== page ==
Cook fires 62 for one-shot lead at RSM Classic

By Associated PressNovember 17, 2017, 10:26 pm

ST. SIMONS ISLAND, Ga. – PGA Tour rookie Austin Cook made a 6-foot birdie putt on his final hole for an 8-under 62 and a one-shot lead going into the weekend at the RSM Classic.

Cook has gone 36 holes without a bogey on the Plantation and Seaside courses at Sea Island Golf Club. He played Seaside - the site of the final two rounds in the last PGA Tour event of the calendar year - on Friday and ran off four straight birdies on his opening nine holes.

''We've just been able to it hit the ball really well,'' Cook said. ''Speed on greens has been really good and getting up-and-down has been great. I've been able to hit it pretty close to the hole to make some pretty stress-free putts. But the couple putts that I have had of some length for par, I've been able to roll them in. Everything's going well.''

The 26-year-old former Arkansas player was at 14-under 128 and had a one-stroke lead over Brian Gay, who shot 64 on Seaside. No one else was closer than five shots going into the final two rounds.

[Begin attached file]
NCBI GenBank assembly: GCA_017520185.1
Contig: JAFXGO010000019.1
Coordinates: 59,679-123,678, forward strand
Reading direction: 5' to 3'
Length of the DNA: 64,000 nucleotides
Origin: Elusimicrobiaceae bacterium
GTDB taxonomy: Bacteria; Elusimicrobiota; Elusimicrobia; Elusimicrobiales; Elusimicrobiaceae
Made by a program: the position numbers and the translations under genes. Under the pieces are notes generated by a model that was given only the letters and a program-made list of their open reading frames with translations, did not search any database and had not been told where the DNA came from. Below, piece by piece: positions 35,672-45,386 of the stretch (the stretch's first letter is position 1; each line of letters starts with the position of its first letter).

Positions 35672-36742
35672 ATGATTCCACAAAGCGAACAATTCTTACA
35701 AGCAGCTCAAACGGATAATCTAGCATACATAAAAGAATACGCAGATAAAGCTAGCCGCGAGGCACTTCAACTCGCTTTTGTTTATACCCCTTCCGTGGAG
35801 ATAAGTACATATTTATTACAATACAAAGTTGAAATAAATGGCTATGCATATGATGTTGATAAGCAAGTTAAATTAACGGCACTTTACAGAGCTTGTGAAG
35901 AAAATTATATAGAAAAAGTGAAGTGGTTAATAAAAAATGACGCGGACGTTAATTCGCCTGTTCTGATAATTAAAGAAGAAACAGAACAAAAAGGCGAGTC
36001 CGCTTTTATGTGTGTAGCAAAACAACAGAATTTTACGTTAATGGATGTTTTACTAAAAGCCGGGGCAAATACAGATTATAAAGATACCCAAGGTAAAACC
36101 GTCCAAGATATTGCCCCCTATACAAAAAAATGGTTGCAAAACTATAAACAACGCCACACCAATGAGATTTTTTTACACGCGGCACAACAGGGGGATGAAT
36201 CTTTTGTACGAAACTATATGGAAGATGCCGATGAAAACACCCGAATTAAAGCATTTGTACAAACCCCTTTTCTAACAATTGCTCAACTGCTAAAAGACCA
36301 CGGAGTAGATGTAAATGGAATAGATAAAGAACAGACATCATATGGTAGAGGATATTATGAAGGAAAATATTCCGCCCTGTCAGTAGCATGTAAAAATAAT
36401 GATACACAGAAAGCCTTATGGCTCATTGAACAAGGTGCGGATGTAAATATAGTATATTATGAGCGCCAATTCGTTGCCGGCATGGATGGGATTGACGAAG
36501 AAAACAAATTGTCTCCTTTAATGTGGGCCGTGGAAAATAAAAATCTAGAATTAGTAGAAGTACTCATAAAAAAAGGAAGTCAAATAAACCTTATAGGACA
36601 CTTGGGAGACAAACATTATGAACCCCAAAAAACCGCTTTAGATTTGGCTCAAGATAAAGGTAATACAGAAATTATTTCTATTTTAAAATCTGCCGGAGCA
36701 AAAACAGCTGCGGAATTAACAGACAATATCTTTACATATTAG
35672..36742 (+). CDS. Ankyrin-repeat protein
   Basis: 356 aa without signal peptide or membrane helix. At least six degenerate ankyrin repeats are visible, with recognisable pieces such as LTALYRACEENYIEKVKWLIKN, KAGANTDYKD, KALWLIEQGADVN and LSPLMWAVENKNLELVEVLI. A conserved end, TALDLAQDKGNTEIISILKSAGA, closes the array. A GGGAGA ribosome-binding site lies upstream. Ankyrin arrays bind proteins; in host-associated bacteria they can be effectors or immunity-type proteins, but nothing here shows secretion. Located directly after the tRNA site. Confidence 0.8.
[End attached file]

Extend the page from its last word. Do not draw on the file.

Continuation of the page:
The 45-year-old Gay won the last of his four PGA Tour titles in 2013.

RSM Classic: Articles, photos and videos

Full-field scores from the RSM Classic

''I've hit a lot of greens and fairways,'' Gay said. ''I've hit the ball, kept it in front of me. There's a lot of trouble out here, especially with the wind blowing, so I haven't had to make too many saves the first couple days and I putted well.''

Cook has made the weekend cuts in all four of his starts this season. He earned his PGA Tour card through the Tour, and has hired Gay's former caddie, Kip Henley.

''With him being out here so long, he knows everybody, so it's not like I'm completely the new kid on the block,'' Cook said. ''He's introduced me to a lot of people, so it's just making me feel comfortable out here. He knows his way around these golf courses. We're working really well together.''

First-round leader Chris Kirk followed his opening 63 on the Plantation with a 70 on the Seaside to drop into a tie for third at 9 under with C.T. Pan (65) and Vaughn Taylor (66).

Brandt Snedeker is looking strong in his first start in some five months because of a sternum injury. Snedeker shot a 67 on the Plantation course and was six shots back at 8 under.

''I was hitting the ball really well coming down here,'' Snedeker said. ''I was anxious to see how I would hold up under pressure. I haven't played a tournament in five months, so it's held up better than I thought it would. Ball-striking's been really good, mental capacity's been unbelievable.

''I think being so fresh, excited to be out there and thinking clearly. My short game, which has always been a strength of mine, I didn't know how sharp it was going to be. It's been really good so far.''